NICE urges docs to curtail ADHD meds

Can parents treat ADHD? The U.K.'s National Institute for Health and Clinical Excellence says the first line of treatment for attention deficit hyperactivity disorder should be parental management. Moms and Dads--and other caregivers--should receive training in caring for and managing ADHD kids. Next comes counselling, for older kids. Drugs, NICE says, should be reserved for kids with severe ADHD or used as a last resort for other children. And they should never be given to kids under 5 years.

NICE's new treatment guidelines come at a time of intense debate over the prevalence of ADHD drug use among youngsters. Prescriptions in the UK, for instance, doubled between 1998 and 2004. But many parents and teachers hail the drugs for their ability to help difficult children learn and behave in the classroom and at home.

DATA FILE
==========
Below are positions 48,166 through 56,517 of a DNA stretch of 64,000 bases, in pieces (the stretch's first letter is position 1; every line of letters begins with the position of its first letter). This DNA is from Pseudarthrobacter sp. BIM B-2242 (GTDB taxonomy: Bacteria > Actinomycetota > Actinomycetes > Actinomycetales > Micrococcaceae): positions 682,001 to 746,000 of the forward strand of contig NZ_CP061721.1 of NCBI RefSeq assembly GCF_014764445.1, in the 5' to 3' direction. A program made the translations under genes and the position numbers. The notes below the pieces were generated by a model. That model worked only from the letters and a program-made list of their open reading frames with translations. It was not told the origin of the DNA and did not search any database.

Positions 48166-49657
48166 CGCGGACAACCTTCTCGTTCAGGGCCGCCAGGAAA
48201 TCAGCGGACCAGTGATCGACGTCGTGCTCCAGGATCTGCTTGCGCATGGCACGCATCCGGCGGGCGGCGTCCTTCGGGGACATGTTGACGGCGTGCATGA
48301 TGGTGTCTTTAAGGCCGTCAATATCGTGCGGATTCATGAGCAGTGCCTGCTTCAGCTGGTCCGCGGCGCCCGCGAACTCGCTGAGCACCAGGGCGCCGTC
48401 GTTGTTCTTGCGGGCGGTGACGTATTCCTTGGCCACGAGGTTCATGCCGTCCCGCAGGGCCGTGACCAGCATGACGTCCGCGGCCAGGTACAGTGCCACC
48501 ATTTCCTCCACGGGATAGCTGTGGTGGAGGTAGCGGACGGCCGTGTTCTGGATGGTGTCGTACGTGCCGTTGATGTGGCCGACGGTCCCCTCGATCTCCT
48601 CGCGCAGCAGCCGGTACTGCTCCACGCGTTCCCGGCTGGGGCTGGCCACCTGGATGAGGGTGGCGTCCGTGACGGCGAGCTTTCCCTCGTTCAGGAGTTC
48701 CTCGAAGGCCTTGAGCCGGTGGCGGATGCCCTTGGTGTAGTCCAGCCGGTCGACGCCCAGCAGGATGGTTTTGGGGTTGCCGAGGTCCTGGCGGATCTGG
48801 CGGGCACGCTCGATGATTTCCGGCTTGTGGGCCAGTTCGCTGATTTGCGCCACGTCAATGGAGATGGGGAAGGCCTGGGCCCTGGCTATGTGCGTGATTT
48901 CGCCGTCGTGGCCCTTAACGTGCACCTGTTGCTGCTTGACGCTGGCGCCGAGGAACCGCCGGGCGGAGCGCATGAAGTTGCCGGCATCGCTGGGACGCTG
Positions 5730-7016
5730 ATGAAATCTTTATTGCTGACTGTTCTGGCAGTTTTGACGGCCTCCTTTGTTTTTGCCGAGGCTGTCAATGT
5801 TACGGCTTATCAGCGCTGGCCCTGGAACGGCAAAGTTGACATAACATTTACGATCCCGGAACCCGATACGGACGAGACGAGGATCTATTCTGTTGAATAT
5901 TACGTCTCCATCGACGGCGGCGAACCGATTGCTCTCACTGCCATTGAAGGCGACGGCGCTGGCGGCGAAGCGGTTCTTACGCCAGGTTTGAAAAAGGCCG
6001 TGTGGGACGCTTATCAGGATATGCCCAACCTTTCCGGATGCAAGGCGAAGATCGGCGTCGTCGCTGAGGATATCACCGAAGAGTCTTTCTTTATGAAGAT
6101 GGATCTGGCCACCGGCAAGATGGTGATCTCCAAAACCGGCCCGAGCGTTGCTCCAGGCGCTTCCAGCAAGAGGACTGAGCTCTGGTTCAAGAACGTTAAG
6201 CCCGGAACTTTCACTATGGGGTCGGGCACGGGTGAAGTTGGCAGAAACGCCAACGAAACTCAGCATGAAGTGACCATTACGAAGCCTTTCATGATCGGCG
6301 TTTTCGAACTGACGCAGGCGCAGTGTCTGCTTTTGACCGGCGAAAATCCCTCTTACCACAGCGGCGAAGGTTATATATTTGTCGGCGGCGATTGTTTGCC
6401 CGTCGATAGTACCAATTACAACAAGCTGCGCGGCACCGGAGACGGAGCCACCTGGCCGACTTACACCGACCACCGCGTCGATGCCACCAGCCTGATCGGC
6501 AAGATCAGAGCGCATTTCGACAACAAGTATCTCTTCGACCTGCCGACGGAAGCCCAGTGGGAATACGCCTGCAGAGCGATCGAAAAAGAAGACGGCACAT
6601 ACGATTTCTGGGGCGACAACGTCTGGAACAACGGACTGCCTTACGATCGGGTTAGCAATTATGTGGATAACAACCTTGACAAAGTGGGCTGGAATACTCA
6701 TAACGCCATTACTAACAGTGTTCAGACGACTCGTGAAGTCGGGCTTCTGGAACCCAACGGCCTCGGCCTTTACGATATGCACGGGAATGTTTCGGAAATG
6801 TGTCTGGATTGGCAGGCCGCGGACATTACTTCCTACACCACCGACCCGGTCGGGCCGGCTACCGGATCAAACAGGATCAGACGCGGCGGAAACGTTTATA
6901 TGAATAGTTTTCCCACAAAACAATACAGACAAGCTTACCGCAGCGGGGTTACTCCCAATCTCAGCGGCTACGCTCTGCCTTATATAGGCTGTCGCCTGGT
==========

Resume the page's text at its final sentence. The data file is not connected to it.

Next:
NICE also says that, when drugs are prescribed, they should be part of a treatment plan that includes "psychological and behavioral interventions."

Experts figure that actual drug use won't change much initially. But it seems that growth in ADHD drugs could be curtailed over time. And because NICE's decisions are closely watched in Europe and elsewhere, the policy could spread.

- read the BBC story
- check out The Guardian's coverage
- see the article at CTV

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